The right-wing wants desperately to show—against all the evidence—that the rich are being taxed to death and that income inequality has dramatically decreased.
So, up steps William McBride to do their bidding. He uses Congressional Budget Office data to attempt to show (a) the federal tax burden has continued to shift toward individuals at the top of the income distribution, who now carry the lion’s share of the tax burden, and (b) income inequality has lessened and is now no better than it was in the mid-1990s.
The first problem, and a not-insignificant one, is that the data McBride is using stop in 2009. And, it’s true, inequality went down during the Great Recession (because of declines in capital gains for those at the very top), but now it’s starting to return to its former obscene levels (as corporate profits and capital gains have rebounded).
Second, McBride fails to mention income shares in his discussion of taxes. So, yes, while the federal tax burden of the highest quintile (20 percent of households) was 67.9 percent in 2009 (up from 55.3 percent in 1979), their share of before-tax income was 50.8 percent (up from 44.9 percent in 1979).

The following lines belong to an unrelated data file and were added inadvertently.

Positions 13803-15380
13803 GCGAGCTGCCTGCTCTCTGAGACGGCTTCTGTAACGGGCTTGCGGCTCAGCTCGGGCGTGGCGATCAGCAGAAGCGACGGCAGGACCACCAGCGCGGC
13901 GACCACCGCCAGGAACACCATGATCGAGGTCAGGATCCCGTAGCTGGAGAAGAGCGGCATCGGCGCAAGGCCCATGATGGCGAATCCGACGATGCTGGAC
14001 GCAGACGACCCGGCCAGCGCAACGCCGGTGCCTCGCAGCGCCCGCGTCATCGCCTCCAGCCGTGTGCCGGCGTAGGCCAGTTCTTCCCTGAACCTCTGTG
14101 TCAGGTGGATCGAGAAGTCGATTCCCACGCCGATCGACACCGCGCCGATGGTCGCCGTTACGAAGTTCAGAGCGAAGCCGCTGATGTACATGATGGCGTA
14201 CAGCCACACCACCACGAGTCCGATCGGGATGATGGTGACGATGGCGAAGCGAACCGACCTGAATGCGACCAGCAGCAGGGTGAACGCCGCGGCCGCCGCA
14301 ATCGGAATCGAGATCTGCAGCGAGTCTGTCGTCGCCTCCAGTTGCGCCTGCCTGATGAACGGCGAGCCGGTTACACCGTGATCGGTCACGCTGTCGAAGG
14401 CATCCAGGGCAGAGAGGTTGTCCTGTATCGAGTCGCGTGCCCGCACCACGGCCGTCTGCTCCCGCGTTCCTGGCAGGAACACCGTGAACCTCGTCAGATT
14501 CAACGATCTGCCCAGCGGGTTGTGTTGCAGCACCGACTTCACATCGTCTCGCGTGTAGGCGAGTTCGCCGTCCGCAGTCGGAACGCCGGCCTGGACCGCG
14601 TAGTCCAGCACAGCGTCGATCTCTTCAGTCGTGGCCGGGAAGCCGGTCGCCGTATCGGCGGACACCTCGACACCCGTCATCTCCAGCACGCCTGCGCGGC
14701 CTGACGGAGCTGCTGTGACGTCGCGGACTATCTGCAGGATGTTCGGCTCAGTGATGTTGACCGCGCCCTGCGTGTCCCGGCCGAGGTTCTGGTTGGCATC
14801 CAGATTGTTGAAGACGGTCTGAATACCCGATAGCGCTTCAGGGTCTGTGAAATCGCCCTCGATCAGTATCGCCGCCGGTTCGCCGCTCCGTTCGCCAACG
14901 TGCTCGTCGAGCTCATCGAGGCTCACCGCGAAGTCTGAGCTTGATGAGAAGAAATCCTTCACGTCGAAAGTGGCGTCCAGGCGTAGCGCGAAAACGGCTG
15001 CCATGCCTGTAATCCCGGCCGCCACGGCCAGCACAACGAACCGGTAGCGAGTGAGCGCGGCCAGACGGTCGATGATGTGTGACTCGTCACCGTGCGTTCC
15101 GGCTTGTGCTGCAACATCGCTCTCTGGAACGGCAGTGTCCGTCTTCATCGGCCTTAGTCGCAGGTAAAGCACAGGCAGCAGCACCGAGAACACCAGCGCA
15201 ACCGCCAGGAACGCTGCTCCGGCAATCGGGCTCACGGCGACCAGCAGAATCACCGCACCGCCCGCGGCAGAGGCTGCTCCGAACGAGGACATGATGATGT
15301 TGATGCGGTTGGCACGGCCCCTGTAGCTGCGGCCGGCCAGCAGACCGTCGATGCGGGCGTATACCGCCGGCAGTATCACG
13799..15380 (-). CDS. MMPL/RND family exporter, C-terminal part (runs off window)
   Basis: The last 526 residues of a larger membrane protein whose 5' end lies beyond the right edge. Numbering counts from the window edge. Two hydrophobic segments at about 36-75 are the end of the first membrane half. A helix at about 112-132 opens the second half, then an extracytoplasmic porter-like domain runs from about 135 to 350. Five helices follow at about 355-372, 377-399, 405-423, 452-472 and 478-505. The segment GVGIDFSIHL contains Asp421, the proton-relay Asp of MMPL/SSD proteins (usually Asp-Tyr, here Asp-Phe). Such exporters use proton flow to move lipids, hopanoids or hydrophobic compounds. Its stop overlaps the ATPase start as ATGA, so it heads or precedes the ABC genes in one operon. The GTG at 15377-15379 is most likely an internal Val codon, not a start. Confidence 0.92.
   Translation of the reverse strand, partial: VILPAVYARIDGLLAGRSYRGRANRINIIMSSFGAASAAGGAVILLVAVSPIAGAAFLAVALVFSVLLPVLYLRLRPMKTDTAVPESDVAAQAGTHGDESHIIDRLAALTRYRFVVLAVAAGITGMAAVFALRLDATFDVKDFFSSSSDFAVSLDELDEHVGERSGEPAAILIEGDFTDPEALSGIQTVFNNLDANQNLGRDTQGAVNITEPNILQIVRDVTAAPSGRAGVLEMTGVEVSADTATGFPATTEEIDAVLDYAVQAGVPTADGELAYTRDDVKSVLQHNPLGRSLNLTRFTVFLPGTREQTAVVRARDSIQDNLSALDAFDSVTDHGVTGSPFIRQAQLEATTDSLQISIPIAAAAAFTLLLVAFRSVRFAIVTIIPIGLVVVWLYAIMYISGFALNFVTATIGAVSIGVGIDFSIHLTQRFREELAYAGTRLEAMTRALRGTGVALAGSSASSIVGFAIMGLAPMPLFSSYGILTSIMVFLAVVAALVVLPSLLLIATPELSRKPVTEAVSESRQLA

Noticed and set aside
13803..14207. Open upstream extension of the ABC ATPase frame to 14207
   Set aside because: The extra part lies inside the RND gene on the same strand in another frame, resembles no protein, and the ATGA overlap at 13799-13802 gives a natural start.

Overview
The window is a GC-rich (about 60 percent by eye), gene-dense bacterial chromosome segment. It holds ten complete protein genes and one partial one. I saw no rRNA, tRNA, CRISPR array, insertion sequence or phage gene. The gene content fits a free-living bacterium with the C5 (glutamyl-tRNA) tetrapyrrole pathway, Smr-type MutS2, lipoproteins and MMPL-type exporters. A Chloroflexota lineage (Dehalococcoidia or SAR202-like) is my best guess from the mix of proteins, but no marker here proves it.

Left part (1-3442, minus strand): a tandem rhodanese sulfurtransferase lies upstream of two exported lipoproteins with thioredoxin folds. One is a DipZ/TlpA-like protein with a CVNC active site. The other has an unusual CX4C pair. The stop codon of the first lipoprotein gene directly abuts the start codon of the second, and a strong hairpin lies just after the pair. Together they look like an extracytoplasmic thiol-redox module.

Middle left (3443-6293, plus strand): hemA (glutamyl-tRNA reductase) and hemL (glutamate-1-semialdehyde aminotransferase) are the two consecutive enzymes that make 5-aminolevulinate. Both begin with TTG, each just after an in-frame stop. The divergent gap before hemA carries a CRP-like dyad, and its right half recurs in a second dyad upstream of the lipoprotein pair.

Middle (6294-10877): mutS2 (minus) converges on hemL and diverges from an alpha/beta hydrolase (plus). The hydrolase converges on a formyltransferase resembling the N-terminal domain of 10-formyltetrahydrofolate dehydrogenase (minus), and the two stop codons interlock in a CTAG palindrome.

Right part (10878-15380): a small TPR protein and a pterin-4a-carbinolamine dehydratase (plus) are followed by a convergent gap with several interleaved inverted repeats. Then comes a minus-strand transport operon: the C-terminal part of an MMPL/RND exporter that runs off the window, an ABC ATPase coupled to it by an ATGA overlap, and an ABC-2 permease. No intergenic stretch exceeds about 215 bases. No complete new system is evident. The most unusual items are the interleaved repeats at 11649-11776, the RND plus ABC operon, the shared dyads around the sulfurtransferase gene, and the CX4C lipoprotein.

The third problem is, McBride focuses on federal income taxes but forgets about all other federal taxes, such as social insurance taxes, corporate income taxes, and excise taxes. So, the figure he cites—the top quintile pays 94.1 percent of all federal income taxes—falls to 67.9 percent when all federal taxes are included.
As for his claim of record progressivity of the federal tax code, he really is cherry-picking. The tax progressivity of all federal taxes based on the equalization of the distribution of income (calculated as the difference between the Gini indexes for income before and after federal taxes) was in 2009 exactly what it was in 1979.
So, as a real measure of what has happened to inequality in the United States, I decided to consult the latest data (from the World Top Incomes Database) and I came up with the chart above. Notice anything about the trend? While the average income of the bottom 90 percent of the population remained relatively constant from 1979 to 2010 (actually falling from $32.9 thousand to $29.4 thousand, in 2010 dollars) , the average income of the top 1 percent soared (from $340.6 thousand to $857.5 thousand).
So, beyond the lies, damned lies, and the right-wing use of statistics to attempt to show inequality has decreased in the United States, there’s one incontrovertible fact: the rich are getting rich and everyone else is falling further and further behind.